Florida's Plants and Their Magical Properties
Florida Is a Magical Place
When people think of Florida, they automatically picture its sandy beaches and world-renowned amusement parks. With its famous Key islands, Disney World, Busch Gardens, and Miami, Florida is a well-loved tourist destination. For the people who live in Florida, we enjoy months and months of sunshine with very few cold bouts. We also enjoy the ocean breeze, a never-ending supply of swimming pools, and all that Florida has to offer.
But there's more to Florida than meets the mainstream's eye. And for those who are looking to connect with the genus loci (the land and wildlife) of Florida, there is so much to learn and so much enrichment for one's life. If you are a pagan or witch living in Florida, the best thing you can do for your practice and life is to get outside and connect with the plants and trees in your local area. Take pictures of the plants that catch your eye. Go home and research its name, habitat, and magical properties. In this article, I hope to provide some of the enchanting Florida plants in the Tampa Bay area that can also be found elsewhere in Florida, as well as their magical properties. This is by no means an all-inclusive list, and I will add to it as I learn more about the genus loci of the Sunshine State.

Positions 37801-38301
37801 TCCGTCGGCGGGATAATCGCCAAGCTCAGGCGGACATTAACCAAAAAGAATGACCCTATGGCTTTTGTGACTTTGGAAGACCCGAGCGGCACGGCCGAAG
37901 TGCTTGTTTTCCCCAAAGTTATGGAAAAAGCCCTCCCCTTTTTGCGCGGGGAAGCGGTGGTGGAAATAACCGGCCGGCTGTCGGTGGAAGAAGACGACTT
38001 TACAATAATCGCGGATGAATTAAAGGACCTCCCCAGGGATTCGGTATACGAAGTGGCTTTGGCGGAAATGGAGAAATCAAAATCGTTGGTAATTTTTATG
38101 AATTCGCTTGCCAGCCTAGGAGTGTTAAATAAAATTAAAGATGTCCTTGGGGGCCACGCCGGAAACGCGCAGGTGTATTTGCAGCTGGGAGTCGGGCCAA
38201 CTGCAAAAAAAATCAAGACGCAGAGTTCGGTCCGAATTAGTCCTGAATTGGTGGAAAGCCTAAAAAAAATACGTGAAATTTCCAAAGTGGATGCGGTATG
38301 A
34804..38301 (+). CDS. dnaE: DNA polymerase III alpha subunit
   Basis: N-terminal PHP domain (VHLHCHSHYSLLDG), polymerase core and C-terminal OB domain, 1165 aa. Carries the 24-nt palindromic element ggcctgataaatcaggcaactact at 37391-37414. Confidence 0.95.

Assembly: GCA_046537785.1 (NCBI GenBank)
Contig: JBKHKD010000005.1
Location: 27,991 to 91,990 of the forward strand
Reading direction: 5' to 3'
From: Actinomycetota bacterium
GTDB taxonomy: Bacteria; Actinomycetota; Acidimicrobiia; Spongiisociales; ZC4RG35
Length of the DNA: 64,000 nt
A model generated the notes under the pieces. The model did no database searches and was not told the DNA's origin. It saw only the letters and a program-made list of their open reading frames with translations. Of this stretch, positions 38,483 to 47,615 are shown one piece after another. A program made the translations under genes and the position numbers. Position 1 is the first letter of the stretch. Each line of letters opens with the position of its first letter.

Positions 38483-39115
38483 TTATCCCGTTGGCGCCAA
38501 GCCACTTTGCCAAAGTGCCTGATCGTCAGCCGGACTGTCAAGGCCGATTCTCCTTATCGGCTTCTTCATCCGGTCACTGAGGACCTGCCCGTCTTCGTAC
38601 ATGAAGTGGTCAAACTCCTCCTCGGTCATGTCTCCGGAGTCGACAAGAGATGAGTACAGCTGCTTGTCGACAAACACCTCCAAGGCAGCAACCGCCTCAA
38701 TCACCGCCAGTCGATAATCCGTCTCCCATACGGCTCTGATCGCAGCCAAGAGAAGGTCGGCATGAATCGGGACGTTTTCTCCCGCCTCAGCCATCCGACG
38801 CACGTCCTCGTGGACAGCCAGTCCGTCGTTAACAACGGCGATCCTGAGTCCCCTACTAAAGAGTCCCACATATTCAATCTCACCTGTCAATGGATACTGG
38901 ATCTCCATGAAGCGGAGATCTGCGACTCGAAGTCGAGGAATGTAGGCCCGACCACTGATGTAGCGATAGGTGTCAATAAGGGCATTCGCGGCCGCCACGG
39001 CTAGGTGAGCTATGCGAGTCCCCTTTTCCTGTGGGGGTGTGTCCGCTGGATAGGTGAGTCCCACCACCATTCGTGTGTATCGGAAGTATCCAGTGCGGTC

Not all of the plants listed here are true natives of Florida. Be sure to read through each description so you are aware of non-native invasive species.
Florida's Magical Plants
Bitter Melon (Mamordica charantia) - a vine with bright orange fruits that burst open to reveal vibrant red seeds. This vine can be seen growing across plants, trees, fenceposts, etc. in Florida. It is not native and is now considered a non-native invasive plant that has made its way to the United States from Africa or Asia. Parts of the plant can be toxic, while other parts can be healing. The orange fruits when ripe are said to be toxic, along with the inside of the seeds. When bitter melon shows up in your yard or in your vicinity, it is saying a time of separation is about to occur. Bitter melon's magical properties include: bitterness, separation, healing, and renewal. The plant is also associated with Elegua and Papa Legba.
Black-eyed Susan (Rudbeckia hirta) - It is the state flower of Maryland. It is a bright yellow flower with a black middle. It grows wild in North America, and in Florida you can often find them on the beaches. They attract butterflies and bees to the garden. This wildflower has many uses: medicinal, culinary, and magical. Some Native American tribes include the blackeyed susan as part of their traditional medicines used for flu, colds, snake bites, and more. Only parts of the plant are edible. The magical properties of the blackeyed susan are as follows: healing, justice, and love. If you look up the story of Black-eyed Susan and Sweet William, you will know why it is useful in love magick.